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(WTTW News)

Two months after the fatal police shootings of 13-year-old Adam Toledo and 22-year-old Anthony Alvarez, the Chicago Police Department unveiled a new policy on foot pursuits it says will better prioritize the safety of officers, the public and those being pursued.

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A screenshot from the “Black Voices” community conversation on Monday, April 26, 2021. (WTTW News)

Brandis Friedman and a panel of guests discuss the Derek Chauvin verdict, including what it means for racial justice and policing in Chicago and the U.S. Watch it now.

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At a protest in Logan Square on April 16, 2021, Ana Solano holds a sign reading “Justice 4 Adam!” with a photograph of Adam Toledo, a 13-year-old boy fatally shot by a Chicago police officer in the Little Village neighborhood March 29, 2021. (Evan Garcia / WTTW News)

As the country awaits an outcome in the murder trial of former Minneapolis police Officer Derek Chauvin, the manner in which police operate in Black and Latino communities – in particular, how they use deadly force — remains very much in the spotlight. 

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A still image from a two-minute compilation video released April 15 by the Chicago Police Department highlights the location of a gun at the scene of the fatal shooting of 13-year-old Adam Toledo by a Chicago police officer on March 29. (WTTW News via Chicago Police Department)

The Civilian Office of Police Accountability delivered on its promise to publicly release video of the fatal police shooting of Adam Toledo within 60 days, but the agency’s work has just begun. What’s next for the investigation.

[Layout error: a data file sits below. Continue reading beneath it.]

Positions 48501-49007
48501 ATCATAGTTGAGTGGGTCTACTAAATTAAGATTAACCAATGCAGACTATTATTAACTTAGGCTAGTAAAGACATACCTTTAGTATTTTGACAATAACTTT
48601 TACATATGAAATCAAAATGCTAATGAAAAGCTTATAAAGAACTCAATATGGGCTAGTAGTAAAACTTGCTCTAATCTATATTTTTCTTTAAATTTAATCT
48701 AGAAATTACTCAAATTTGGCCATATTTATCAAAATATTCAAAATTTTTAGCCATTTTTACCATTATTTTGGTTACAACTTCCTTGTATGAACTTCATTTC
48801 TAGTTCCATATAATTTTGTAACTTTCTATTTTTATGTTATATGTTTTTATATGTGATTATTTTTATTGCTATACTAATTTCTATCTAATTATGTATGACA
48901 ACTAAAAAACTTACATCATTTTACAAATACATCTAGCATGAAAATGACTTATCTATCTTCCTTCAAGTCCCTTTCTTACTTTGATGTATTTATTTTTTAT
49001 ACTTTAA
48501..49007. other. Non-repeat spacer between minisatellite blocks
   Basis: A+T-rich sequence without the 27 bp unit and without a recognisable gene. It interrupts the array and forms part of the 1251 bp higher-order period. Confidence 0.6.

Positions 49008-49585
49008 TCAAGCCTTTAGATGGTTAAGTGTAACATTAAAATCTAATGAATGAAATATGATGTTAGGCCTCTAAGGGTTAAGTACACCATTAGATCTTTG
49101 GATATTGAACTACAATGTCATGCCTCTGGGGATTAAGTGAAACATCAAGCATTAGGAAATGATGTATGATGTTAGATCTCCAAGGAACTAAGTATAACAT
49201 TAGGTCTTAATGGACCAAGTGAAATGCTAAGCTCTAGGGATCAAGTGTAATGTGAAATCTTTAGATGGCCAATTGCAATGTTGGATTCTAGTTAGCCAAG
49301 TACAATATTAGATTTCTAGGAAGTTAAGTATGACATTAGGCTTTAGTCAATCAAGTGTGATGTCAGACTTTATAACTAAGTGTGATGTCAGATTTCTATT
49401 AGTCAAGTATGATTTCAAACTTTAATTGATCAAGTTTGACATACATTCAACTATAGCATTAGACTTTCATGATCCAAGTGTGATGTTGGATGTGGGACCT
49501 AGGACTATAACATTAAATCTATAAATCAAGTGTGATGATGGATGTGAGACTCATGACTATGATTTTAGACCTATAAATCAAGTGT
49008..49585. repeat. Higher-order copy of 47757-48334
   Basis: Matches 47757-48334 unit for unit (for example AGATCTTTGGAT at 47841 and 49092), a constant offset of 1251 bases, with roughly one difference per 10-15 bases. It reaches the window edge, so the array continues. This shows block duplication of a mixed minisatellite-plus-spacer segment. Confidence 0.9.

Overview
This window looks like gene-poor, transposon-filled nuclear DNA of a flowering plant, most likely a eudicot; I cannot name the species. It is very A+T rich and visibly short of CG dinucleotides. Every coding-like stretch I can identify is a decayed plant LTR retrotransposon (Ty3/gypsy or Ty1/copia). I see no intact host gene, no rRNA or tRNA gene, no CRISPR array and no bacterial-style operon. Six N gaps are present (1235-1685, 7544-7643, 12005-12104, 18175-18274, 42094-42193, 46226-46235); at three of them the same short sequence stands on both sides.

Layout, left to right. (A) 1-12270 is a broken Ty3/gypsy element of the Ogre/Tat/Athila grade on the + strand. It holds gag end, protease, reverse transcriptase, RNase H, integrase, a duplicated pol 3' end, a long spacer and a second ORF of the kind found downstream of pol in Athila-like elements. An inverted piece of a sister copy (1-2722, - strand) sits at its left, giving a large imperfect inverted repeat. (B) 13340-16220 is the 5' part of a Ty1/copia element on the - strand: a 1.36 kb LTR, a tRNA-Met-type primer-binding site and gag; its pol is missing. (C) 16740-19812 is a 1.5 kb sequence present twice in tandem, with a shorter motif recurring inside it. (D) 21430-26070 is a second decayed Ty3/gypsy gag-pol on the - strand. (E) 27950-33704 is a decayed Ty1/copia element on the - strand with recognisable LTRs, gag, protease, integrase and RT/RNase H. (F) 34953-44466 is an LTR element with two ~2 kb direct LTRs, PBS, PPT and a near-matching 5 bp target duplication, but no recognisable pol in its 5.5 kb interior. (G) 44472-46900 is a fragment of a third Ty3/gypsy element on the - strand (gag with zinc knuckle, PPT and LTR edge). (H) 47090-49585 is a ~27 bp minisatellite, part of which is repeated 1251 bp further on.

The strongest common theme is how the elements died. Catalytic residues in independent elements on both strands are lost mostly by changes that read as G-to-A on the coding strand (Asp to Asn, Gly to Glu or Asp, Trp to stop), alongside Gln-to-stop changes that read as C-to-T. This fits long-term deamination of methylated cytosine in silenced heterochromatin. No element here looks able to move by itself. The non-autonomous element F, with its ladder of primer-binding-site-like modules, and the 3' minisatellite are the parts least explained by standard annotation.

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As residents and businesses grapple with the coronavirus, a new health center opens on the South Side. Amanda Vinicky reports from Chatham.

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A protester faces off against police in Chicago on Saturday, May 30, 2020. (Hugo Balta / WTTW News)

The killing of George Floyd has brought the conversation about policing people of color in America front and center — again. What can be done to change the relationship between the police and the people they are sworn to serve and protect?

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(Derek Goulet / Flickr)

Starbucks’ CEO apologizes after the arrest of two black men in a Philadelphia store and pledges a nationwide racial bias training. Is it enough?

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While fatal police-involved shootings have been at the center of many recent news stories, it seems the voices of officers connected to these incidents aren’t always the loudest.